Medically reviewed by Drugs.com. Last updated on Mar 31, 2020.
Applies to the following strengths: 6.25 mg; 12.5 mg; 25 mg
Usual Adult Dose for:
Additional dosage information:
Usual Adult Dose for Diabetes Type 2
Usual dose: 25 mg orally once a day
Comments: When used in combination with insulin or insulin secretagogues such as sulfonylureas, a lower dose of insulin or the insulin secretagogue may be required to minimize the risk of hypoglycemia.
Use: As an adjunct to diet and exercise to improve glycemic control in adults with type 2 diabetes mellitus; may be used as monotherapy or in combination therapy .
Renal Dose Adjustments
Mild Renal Impairment (CrCl 60 mL/min or greater): No adjustment recommended
Moderate Renal Impairment (CrCl 30 to 60 mL/min): 12.5 mg orally once a day
Severe Renal Impairment (CrCl 15 mL to less than 30 mL/min): 6.25 mg orally once a day
ESRD (CrCl less than 15 mL/min): 6.25 mg orally once a day
Liver Dose Adjustments
Mild to moderate liver dysfunction (Child-Pugh Grade A and B): No adjustment recommended
Severe liver dysfunction (Child-Pugh C): Data not available. Use caution
-If liver injury is detected, promptly interrupt therapy and assess for probable cause.
-If liver injury is confirmed and no alternative etiology is found, do not restart this drug.
If used in combination with insulin or an insulin secretagogue such as sulfonylureas, a lower dose of insulin or the insulin secretagogue may be required to minimize the risk of hypoglycemia.
Safety and efficacy have not been established in patients younger than 18 years.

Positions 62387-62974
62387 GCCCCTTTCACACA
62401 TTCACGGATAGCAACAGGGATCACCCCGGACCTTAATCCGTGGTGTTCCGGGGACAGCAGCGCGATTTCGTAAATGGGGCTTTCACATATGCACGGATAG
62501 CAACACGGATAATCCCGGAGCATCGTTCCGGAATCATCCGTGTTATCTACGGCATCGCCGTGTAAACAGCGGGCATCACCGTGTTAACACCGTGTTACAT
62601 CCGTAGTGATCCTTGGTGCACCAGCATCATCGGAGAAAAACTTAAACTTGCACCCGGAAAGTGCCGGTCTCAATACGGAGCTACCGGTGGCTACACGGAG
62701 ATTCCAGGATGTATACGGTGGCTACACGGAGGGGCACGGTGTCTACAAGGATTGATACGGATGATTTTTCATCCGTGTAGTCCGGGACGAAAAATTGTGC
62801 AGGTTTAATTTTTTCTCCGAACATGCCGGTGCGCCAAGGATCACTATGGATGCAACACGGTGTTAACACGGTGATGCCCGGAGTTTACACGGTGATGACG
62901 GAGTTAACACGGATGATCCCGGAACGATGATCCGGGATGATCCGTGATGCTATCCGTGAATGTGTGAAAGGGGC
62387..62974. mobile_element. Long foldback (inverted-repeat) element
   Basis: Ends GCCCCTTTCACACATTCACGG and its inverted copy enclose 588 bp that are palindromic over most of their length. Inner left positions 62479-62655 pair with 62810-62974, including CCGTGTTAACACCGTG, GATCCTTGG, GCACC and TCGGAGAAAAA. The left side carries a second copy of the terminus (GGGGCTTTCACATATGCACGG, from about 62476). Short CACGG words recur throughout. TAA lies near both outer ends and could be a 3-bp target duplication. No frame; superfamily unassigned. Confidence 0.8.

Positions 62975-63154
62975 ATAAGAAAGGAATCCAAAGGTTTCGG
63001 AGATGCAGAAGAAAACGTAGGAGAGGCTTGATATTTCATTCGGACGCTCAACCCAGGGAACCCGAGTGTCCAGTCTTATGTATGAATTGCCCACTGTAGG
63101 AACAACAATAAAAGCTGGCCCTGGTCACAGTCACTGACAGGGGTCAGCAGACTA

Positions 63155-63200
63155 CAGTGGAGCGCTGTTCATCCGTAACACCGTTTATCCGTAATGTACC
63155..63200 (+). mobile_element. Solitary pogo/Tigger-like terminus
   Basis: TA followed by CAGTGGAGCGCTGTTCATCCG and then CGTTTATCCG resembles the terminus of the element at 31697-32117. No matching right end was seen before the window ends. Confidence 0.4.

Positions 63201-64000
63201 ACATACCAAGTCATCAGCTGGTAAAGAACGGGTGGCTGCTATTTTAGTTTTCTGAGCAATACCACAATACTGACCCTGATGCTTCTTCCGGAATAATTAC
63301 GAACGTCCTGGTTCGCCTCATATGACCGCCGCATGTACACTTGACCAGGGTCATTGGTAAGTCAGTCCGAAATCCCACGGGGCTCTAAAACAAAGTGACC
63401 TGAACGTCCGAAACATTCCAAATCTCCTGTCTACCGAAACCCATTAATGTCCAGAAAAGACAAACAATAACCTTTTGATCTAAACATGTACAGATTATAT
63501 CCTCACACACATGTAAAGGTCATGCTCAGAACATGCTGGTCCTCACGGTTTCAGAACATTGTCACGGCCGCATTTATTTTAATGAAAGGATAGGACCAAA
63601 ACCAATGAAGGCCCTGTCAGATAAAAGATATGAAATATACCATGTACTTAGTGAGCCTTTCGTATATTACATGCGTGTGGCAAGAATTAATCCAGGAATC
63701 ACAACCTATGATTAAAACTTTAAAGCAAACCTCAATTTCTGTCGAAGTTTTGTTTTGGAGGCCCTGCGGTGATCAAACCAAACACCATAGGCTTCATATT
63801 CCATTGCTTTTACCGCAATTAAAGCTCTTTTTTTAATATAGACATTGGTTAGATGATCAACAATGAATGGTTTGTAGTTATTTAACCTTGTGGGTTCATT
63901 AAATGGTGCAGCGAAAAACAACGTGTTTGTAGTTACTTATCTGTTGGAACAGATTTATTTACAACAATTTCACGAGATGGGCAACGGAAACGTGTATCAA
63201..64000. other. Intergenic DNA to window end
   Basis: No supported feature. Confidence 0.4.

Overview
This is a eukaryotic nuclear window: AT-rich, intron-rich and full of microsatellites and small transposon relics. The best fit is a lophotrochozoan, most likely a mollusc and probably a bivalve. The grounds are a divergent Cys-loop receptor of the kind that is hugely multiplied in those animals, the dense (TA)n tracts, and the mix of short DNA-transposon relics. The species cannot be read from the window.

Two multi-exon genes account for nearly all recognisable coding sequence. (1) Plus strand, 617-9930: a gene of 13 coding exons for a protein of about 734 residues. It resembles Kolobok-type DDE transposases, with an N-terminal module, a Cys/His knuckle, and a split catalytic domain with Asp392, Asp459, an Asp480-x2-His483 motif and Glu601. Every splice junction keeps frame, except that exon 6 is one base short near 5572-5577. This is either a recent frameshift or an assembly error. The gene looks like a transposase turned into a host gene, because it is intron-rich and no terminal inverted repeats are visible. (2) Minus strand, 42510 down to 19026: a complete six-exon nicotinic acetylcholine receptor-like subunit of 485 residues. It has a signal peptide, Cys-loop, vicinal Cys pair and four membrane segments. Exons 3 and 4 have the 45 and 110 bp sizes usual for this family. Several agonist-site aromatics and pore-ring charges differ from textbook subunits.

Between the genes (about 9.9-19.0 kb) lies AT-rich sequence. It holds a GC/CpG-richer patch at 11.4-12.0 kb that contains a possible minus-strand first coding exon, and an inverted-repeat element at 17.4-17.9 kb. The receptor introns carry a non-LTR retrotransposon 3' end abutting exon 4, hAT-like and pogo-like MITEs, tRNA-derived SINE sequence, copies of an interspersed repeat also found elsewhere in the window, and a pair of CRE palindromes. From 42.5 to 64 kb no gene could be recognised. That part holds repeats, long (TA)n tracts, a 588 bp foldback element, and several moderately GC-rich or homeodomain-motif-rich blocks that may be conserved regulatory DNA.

Consult WARNINGS section for additional precautions.
Hemodialysis: 6.25 mg orally once a day; may be administered without regard to the timing of dialysis
Peritoneal dialysis: Data not available
-Take orally once a day
-May take with or without food
If a dose is missed take as soon as remembered; but if it is time for your next dose, skip the missed dose
-May be used as monotherapy or in combination therapy in adults with type 2 diabetes mellitus.
-Not recommended for patients with type 1 diabetes mellitus or for the treatment of diabetic ketoacidosis as it would not be effective in these settings.
-Cardiovascular: Signs and symptoms of heart failure
-Renal: Assess renal function at baseline and periodically during therapy
-Hepatic: Signs and symptoms of hepatotoxicity
-Monitor for signs and symptoms of pancreatitis
-Monitor glycemic control
-Patients should be informed that acute pancreatitis, heart failure, allergic reactions, and liver injury have occurred with use of this drug; they should understand the importance of reporting signs and symptoms of these conditions and when to promptly seek medical attention.
-Patients should understand the importance of adhering to dietary instructions and regular physical activity; they should be able to recognize the signs and symptoms of high and low blood sugar and how to treat.
-During periods of stress such as fever, trauma, infection, or surgery, management of diabetes may change and patients should be advised to seek medical advice.
-Instruct patients to contact their health care provider if they develop severe and persistent joint pain or if blisters or erosions occur on skin.
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